In giving Biggs permission to cut the toe, the commission wrote: “The work is designed not to address the larger landslide that covers the approximately 17 acres, but to address the sloughing and minor movement that is occurring along the toe of the slope. Staff is recommending approval of the proposed Coastal Development Permit amendment with four special conditions: 1.) require the applicant to maintain all of special conditions imposed with the original Coastal Development Permit No. 5- 08-245; 2.) ensure conformance with the geo-technical report recommendations; 3.) ensure the applicant complies with the landscape and irrigation plan; and 4.) indemnifying the Coastal Commission from third-party litigation costs.”
Since mobile home parks come under the jurisdiction of the California State Housing and Communication Development, the News contacted HCD in September in regards to Biggs’ cutting the toe of Asilomar. In a return email, HCD analyst Alicia Murillo responded, “The park has the required permits from both HCD and the Coastal Commission for grading. Plans submitted to HCD were stamped by a geological engineer and approved by the Department. An HCD field inspector and supervisor were onsite yesterday (9/13/2016) monitoring work being done.”
The News followed up with Murillo in December and asked when inspectors had last visited the site. An HCD district representative was at Palisades Bowl on Dec. 6, monitoring work. She wrote in an email, “The contractor did obtain the necessary permit from CalOSHA for the shoring of the trenches as required by the approved plans. Construction is progressing.”
Coastal Commission Public Information Officer Noaki Schwartz responded by email to the News on Jan. 18.
“HCD and the Coastal Commission share jurisdiction; however, our purview is the Coastal Act and HCD should be reviewing projects for consistency with building code requirements. A project that receives a CDP does not resolve HCD from their jurisdictional duties. If HCD, local government or a private citizen reports to us that the applicant it not complying with conditions of a permit, we will look into the matter to determine if the project is in compliance with the CDP.” Schwartz said residents can call Coastal’s Long Beach office (562) 590-5071.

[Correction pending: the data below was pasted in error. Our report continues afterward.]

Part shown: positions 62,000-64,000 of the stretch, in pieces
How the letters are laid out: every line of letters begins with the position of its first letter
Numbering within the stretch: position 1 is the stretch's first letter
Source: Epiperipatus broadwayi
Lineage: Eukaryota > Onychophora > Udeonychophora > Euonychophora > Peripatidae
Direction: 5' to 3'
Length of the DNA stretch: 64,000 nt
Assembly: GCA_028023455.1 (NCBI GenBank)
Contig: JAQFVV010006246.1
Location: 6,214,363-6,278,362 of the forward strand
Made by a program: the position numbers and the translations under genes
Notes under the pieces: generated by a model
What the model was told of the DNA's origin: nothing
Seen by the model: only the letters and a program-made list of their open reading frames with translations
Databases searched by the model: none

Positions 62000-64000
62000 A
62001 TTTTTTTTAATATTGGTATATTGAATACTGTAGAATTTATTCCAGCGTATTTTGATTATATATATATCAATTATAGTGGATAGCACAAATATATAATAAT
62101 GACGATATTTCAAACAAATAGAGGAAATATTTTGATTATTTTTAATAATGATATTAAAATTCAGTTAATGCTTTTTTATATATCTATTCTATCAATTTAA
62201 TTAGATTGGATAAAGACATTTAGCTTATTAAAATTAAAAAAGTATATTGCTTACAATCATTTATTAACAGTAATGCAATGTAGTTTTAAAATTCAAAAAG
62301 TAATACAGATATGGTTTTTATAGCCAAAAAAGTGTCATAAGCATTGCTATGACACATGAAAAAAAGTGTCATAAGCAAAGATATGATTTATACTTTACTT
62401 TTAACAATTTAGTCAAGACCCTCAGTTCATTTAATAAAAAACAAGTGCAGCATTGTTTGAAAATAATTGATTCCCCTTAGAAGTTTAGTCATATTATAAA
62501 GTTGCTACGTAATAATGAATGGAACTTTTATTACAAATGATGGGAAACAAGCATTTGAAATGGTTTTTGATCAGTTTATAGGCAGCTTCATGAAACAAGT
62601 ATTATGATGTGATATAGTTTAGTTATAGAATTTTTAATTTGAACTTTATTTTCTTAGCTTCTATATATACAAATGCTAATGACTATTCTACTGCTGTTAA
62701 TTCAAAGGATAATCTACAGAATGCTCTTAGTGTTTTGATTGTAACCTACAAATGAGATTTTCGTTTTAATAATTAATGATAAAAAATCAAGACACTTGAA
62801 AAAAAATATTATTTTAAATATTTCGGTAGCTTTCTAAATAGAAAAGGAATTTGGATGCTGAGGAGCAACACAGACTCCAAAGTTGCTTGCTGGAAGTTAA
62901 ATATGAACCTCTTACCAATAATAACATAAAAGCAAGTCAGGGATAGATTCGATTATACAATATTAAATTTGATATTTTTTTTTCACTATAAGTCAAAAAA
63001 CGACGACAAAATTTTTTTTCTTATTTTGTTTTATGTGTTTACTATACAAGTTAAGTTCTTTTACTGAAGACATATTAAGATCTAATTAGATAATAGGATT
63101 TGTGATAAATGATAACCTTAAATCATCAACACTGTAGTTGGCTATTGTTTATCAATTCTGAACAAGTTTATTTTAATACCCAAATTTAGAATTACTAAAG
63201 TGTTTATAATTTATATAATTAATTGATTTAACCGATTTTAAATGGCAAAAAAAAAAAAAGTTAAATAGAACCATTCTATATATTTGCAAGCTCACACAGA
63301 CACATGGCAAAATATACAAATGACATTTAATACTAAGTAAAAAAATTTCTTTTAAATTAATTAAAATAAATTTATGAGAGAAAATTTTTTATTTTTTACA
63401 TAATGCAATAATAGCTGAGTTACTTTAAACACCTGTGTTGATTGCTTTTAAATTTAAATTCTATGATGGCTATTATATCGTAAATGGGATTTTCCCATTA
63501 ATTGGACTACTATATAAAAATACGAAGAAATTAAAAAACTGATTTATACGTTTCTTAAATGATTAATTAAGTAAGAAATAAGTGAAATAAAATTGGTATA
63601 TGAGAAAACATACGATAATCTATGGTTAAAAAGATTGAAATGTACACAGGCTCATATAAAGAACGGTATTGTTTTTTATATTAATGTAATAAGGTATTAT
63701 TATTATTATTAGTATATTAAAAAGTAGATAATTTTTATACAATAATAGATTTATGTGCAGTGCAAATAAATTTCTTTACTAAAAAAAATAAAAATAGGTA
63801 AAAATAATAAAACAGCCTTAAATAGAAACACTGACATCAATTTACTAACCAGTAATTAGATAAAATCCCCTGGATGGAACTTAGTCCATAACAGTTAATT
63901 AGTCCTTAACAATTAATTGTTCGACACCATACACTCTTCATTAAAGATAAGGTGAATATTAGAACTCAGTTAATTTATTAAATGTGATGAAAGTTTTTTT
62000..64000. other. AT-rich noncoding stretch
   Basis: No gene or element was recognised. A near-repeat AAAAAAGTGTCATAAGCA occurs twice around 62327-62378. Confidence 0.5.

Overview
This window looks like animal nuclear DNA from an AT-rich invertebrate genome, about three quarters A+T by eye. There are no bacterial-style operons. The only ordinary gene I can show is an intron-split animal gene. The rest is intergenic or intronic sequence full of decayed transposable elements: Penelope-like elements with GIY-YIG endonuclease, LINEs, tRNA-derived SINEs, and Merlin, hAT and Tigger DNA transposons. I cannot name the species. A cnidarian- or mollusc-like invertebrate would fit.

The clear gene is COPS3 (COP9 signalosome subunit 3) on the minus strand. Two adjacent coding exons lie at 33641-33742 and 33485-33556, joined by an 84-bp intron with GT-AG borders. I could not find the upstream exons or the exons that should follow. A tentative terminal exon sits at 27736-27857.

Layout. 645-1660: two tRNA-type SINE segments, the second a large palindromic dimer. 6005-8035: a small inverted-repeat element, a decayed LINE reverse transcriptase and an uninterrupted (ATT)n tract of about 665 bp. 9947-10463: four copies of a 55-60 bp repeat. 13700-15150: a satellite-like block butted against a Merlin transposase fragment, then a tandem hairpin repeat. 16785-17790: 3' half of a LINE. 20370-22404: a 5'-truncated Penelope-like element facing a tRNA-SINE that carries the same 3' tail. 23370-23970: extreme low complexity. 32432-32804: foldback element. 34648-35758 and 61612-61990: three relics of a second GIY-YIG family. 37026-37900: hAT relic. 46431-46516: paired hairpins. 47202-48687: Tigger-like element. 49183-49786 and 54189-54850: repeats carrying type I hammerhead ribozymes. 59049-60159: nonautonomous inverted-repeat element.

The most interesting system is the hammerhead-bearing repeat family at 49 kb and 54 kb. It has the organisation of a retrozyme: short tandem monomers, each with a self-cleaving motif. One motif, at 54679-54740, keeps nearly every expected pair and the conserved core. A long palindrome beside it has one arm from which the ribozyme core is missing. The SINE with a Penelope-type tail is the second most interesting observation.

In addition to Asilomar, several slides have also occurred along the Via de las Olas bluffs, especially the “killer slide” in 1958 that covered PCH. In 2005, a large amount of earth tumbled down near the bluff park. In addition to the Via and Asilomar bluffs, residents should know where the landslides or mudslides have occurred previously in the Palisades and be alert for warning signs that the earth may be moving.
- Look for tilted trees, telephone poles, fences or walls and for new holes or bare spots on hillsides.
- Listen for rumbling sounds that might indicate an approaching landslide or mudslide.
- When driving, be alert for roads that may be blocked or closed because of collapsed pavement or debris.
If a resident sees a landslide or mudslide starting, move to the nearest high ground in a direction away from the path of the slide. If rocks and debris are approaching, run for the nearest shelter and take cover (under a desk, table or other piece of sturdy furniture).